Once again Americans have to determine why another governmental agency, this time the Census Bureau, could make significant errors that disproportionality benefit democratic majority states.
Unlike more temporal activities conducted by governmental agencies, the Census is only completed once every 10 years, and as you will find out, once the numbers are reported, and published they can’t be changed until the new count in 2030, even if updated accurate numbers are available and could be used today.
The Census Bureau published a study assessing their accuracy in the 2020 count.
They showed that Republican-leaning states were under-counted by statistically significant margins, while Democrat-leaning states were over-counted by statistically significant margins.
This doesn’t make sense logically, as If the cause for the counting errors was to do difficulty in reaching people during COVID, you would expect to see undercounting in all the states affected.
The Wall Street Journal Editorial Board highlighted the undercounting in a late May piece, writing, “Remember how Democrats accused the Trump administration of trying to rig the 2020 Census? Now a Census Bureau study reveals that Republican-leaning states may have been hurt by mistaken under-counts.”
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In a sign of some count manipulations, liberal states including Hawaii, Delaware, Rhode Island, Minnesota, New York, Utah, and Massachusetts, were overcounted, as well as the GOP leaning state of Ohio.
Also in the report, the GOP strongholds of Arkansas, Tennessee, Mississippi, Florida, and Texas were under-counted, as well as the lone deep blue state of Illinois,
The undercounting is significant as in the case of In Florida, which experienced a huge amount of migration of people to the Sunshine State in the past decade, which had most political pundits expecting it to be awarded two additional congressional seats following the 2020 census. The state however only gained one, but if the census had been properly counted, it would have gained two.
“Texas was under-counted by about 570,000 people while New York was over-counted by 695,000,” The Wall Street Journal noted, highlighting that “the inaccuracies may have cost Florida and Texas an additional House seat and given Rhode Island and Minnesota one they shouldn’t have received.”
“New York might have also lost another House seat if the Census were more accurate,” the board continued. “So how did the bureau get the counts so wrong? The bureau blames the pandemic.”
Prior to announcing the counting errors, the report gave an, oh well-tried statement which is featured below.
“Achieving an accurate count for all 50 states and DC is always a difficult endeavor, and these results suggest it was difficult again in 2020, particularly given the unprecedented challenges we faced,” Census Bureau Director Robert L. Santos added. “It is important to remember that the quality of the 2020 Census total population count is robust and consistent with that of recent censuses. However, we know there is still more work to do in planning future censuses to ensure equitable coverage across the United States and we are working to overcome any and all obstacles to achieve that goal.”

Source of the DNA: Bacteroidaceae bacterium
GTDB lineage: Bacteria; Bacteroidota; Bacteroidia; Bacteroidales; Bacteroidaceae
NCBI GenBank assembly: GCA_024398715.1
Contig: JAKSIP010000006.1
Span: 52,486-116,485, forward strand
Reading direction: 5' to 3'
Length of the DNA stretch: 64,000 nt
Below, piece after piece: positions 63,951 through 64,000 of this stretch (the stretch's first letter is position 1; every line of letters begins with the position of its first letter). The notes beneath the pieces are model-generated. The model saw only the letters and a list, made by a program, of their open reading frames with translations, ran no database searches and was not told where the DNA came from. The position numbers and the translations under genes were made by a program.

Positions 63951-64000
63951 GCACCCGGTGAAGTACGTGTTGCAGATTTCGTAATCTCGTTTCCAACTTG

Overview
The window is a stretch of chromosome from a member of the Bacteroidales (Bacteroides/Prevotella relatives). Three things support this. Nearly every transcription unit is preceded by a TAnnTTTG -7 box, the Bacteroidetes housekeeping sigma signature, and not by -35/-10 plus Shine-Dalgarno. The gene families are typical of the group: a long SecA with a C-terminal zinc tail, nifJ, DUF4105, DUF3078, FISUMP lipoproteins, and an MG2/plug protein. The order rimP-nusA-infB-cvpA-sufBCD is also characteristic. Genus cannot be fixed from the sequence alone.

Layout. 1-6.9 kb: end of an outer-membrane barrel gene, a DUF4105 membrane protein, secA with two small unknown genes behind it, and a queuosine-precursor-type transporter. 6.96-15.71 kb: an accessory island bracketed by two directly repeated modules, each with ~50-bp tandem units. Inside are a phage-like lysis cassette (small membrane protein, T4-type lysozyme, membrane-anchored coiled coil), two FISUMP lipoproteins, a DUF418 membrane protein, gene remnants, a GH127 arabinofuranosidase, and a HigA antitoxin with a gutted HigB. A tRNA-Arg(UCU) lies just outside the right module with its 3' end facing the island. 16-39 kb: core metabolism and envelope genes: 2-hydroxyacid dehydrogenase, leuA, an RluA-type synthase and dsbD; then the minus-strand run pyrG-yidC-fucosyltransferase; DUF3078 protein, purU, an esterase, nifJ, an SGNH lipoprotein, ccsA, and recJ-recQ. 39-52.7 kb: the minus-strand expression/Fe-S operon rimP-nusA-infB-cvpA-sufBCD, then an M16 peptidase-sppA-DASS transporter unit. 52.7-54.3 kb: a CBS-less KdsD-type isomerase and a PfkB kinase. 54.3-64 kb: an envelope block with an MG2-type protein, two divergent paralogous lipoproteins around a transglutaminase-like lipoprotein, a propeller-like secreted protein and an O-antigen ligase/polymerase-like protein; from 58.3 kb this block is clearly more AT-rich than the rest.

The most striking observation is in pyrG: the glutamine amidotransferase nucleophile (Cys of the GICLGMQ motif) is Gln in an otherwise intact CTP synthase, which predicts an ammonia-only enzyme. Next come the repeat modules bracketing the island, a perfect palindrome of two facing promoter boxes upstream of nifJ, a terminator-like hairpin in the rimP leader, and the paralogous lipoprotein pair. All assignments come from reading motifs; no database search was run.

Kristin Tate with The Hill wrote – Census blunder may tip 2024 to Democrats
The Census Bureau acknowledged that 14 states had significant miscounts in the 2020 census. See if you notice a pattern here: Among the overcounted states are Hawaii, Delaware, Rhode Island, Minnesota, New York and Massachusetts.
— Kristin B. Tate (@KristinBTate) June 1, 2022
Now that the errors have been identified, it should be easy to simply update the 2020 census numbers, so it reflects the real population of each state, correct?
Nope, according to Tate, the mistake cannot be corrected ahead of the midterms — or even the 2024 presidential election.
“The Supreme Court considered whether revised, more accurate numbers could be used for reapportionment in 1999 and determined that such differences could not be considered in congressional seat counts,” she said. “The inaccurate 2020 figures will stand.”
Sheldon H. Jacobson, director of the Institute for Computational Redistricting, agrees, writing, “Nothing can be done to correct the consequences of population undercounts or overcounts on apportionment.”
I don’t know about you but the fact that the most powerful and technologically advanced nation on Earth, would accept counting errors influencing upcoming elections seems like fraud and must be addressed ASAP.
If not the government assumes the Bureau’s sloppy work just magically helped the Democratic Party, once again, “by chance”.